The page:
“It was the week­end. Oh my God, we live for the week­ends as Cana­di­ans. In July and Au­gust, there were 18 days that fell on week­ends or hol­i­day Mon­days, and it only rained on two of those days. It didn’t mat­ter tech­nol­ogy and de­sign can help, es­pe­cially any­thing that re­duces dis­trac­tions, he said.

Shaw said that the NDP was con­sid­er­ing a grade sep­a­ra­tion at the in­ter­sec­tion back in 2007, but that fell down the pri­or­ity list thanks to Cen­trePort de­vel­op­ment and the sud­den need for in­fra­struc­ture dol­lars in the wake of 2011 flood­ing.

Shaw could not say how many sim­i­lar in­ter­sec­tions in Man­i­toba have re­ceived grade sep­a­ra­tions. Three ma­jor ap­proaches to nearby Portage la Prairie all have grade sep­a­ra­tions, he said.

Robert Kurylko, a se­nior trans­porta­tion en­gi­neer as­so­ciate with Stan­tec, which de­signs ma­jor con­struc­tion projects, said Man­i­toba has not done a grade sep­a­ra­tion on that small a scale in a long time. It is dif­fi­cult to es­ti­mate with­out study, he added, be­cause High­way 16 ter­mi­nates on the north side while a pro­vin­cial road con­tin­ues south from the in­ter­sec­tion. A rail­way cross­ing and ceme­tery in the im­me­di­ate area fur­ther com­pli­cate grade sep­a­ra­tion.

The RCMP has stepped up its pres­ence in the area, me­dia re­la­tions of­fi­cer Tara Seel said Tues­day. “We have in­creased pa­trols and en­force­ment in the area start­ing im­me­di­ately after the col­li­sion on Aug. 27, and that con­tin­ues. We are also do­ing an ed­u­ca­tion piece through me­dia in­ter­views and you will see safety tips com­ing out on our so­cial me­dia chan­nels,” she said.

CAA Man­i­toba said it’s heard lots of com­plaints from driv­ers about worn roads and flood­ing along High­way 1, but no spe­cific con­cerns about that in­ter­sec­tion. The CAA and MPI both urge driv­ers to be to­tally fo­cused when ap­proach­ing sig­nif­i­cant in­ter­changes.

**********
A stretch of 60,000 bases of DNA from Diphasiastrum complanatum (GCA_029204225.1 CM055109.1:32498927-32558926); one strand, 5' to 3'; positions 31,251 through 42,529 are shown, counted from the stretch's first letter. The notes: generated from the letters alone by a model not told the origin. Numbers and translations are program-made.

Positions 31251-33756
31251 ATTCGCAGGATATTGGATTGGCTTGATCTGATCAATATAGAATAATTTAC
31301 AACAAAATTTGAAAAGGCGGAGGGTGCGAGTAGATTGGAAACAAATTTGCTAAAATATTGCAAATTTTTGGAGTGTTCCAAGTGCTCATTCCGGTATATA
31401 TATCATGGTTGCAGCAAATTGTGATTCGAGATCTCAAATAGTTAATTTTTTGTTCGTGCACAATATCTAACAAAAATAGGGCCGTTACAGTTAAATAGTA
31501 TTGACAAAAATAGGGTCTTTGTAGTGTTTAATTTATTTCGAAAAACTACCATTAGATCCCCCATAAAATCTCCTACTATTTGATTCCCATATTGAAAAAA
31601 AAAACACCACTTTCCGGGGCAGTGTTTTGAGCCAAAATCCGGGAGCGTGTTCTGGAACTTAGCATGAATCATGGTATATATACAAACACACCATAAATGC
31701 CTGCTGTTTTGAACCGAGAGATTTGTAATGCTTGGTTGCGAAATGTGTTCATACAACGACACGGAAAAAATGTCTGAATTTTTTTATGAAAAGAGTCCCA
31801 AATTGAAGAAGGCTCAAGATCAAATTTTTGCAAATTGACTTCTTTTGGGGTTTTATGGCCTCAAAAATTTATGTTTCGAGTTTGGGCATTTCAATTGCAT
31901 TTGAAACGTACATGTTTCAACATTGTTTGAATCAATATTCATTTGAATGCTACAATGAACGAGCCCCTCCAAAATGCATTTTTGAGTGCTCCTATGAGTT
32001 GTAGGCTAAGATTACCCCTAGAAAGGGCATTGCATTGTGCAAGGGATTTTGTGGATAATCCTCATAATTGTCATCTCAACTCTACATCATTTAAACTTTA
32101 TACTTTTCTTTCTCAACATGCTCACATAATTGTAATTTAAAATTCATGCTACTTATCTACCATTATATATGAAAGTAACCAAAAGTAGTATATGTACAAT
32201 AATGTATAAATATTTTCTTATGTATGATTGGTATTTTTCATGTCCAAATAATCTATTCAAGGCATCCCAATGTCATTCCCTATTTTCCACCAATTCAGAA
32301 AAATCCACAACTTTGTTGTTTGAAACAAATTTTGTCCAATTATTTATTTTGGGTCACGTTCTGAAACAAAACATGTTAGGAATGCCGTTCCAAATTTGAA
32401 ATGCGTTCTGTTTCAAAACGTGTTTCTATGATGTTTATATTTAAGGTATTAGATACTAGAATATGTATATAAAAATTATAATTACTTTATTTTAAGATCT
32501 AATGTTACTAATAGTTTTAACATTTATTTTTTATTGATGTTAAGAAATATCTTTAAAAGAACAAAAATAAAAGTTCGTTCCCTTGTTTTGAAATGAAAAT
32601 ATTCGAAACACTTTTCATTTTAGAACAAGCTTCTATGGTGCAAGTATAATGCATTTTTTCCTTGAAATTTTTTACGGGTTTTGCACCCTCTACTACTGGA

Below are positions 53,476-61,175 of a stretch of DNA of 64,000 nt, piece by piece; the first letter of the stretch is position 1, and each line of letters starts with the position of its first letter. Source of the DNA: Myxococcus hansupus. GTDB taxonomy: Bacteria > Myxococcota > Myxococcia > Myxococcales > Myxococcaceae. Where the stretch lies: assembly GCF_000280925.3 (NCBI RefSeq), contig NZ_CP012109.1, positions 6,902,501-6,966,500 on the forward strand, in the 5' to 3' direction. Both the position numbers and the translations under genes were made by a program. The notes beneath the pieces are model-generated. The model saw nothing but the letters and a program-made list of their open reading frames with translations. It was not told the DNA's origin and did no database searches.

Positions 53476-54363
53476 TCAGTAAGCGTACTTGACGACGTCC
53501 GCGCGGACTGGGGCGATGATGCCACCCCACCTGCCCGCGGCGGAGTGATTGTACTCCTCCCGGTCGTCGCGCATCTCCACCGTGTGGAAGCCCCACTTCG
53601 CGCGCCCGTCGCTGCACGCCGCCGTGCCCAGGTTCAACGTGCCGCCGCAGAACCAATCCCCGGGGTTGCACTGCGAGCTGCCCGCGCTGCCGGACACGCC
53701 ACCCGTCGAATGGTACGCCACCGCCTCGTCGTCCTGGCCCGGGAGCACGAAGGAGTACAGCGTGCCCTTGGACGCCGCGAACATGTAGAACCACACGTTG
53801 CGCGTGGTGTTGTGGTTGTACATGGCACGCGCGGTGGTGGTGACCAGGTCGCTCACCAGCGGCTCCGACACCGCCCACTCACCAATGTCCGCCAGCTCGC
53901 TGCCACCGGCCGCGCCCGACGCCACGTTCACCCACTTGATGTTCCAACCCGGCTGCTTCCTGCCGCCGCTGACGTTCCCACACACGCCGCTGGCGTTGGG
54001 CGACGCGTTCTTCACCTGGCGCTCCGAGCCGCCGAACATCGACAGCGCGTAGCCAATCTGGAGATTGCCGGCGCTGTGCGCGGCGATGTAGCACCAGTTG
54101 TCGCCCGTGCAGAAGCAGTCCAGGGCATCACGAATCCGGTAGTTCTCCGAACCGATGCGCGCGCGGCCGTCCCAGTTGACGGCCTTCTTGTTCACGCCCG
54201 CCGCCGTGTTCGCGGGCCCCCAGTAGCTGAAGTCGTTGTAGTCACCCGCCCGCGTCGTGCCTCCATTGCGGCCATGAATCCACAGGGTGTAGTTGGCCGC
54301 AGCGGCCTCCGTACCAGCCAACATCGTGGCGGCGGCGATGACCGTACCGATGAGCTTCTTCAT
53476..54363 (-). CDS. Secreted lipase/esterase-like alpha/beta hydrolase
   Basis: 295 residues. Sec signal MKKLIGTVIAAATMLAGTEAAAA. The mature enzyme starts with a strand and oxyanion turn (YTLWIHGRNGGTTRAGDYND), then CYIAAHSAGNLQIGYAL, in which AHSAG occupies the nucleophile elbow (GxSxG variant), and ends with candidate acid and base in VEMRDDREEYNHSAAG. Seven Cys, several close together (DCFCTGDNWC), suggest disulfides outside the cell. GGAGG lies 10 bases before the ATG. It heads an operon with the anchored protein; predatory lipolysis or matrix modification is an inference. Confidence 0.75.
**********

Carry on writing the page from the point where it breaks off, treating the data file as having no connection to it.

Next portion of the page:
“Speed­ing, dis­tracted driv­ing and im­paired driv­ing are three pre­ventable causes of col­li­sions. Whether you’re driv­ing on the high­way or in the city, the safest thing to do is to drive to con­di­tions, be alert and be con­sci­en­tious of other mo­torists. Those three key habits are im­por­tant all the time, but be­come even more so when you’re driv­ing some­where un­fa­mil­iar,” said Erika Miller, CAA Man­i­toba’s public and me­dia re­la­tions spe­cial­ist.

MPI has not raised spe­cific con­cerns with the prov­ince, said spokesman Brian Smi­ley: “Driv­ing re­quires the oper­a­tor’s full at­ten­tion and con­cen­tra­tion. A split sec­ond of dis­trac­tion can re­sult in a life­time-chang­ing event.” if peo­ple wanted to go bar­be­cu­ing, tent­ing, camp­ing, off to fes­ti­vals or off to the cot­tage, it was spec­tac­u­lar,” Phillips said.

Ken Na­wol­sky, the city’s su­per­in­ten­dent of in­sect con­trol, is also singing this sum­mer’s praises.

The city had a “record-break­ing year” with “his­toric lows” for mos­quito lev­els.

Nor­mally at the peak of sum­mer, Na­wol­sky and his team will find an av­er­age of 78 mos­qui­toes in traps around the city. This year, the high­est num­ber was 19, which he de­scribes as a “tem­po­rary blip.” On av­er­age, trap counts hover in the five to 10 range.

“We didn’t have a need to fog this year as we avoided the heavy rain­falls. And come these last three weeks, we’ve had no rain which means there won’t be any fu­ture gen­er­a­tions of mos­qui­toes. We won’t see any more of them for the sea­son,” Na­wol­sky said.

Noel Bernier, a share­holder in mul­ti­ple restau­rants in the city, said the weather was also a treat for the food in­dus­try.

Of all the restau­rants he’s in­volved with, the ones with pa­tios saw an in­crease in sales, while those with­out saw a di­rectly pro­por­tional de­crease.

“We’ve def­i­nitely no­ticed it. The amount of money be­ing spent in the city doesn’t re­ally change, but the flow of that money is highly af­fected by the weather,” he said.

“It would have been gen­er­al­ized around the city, ab­so­lutely. It’s ac­tu­ally inar­guable. More money was flow­ing to any­thing out­doorsy — places with pa­tios, ice-cream shops, even The Forks’ outdoors peo­ple, I’m sure, had a great sum­mer.”

No mat­ter you want to chalk it up, Man­i­to­bans — and Win­nipeg­gers es­pe­cially — had noth­ing to com­plain about this sum­mer, even if they’ll still find a way to, Phillips said.

“There’s al­ways go­ing to be some­one com­plain­ing about the weather. Ei­ther it’s too hot or it’s too cold. But you re­ally did have the Goldilocks weather this sum­mer. It was right where you wanted it to be and with those week­ends it gets bumped up to 10 out of 10.”


Kieran (in ham­mock) soaks up the sum­mer heat Tues­day af­ter­noon with Gabby (right), Darby and dog Coco on Ch­est­nut Street in Wolse­ley.


Many ob­servers are calling for an over­pass at the in­ter­sec­tion of high­ways 1 and 16 fol­low­ing sev­eral re­cent deaths.


Emer­gency crews and STARS sta­bi­lize an in­jured driver at high­ways 1 and 248.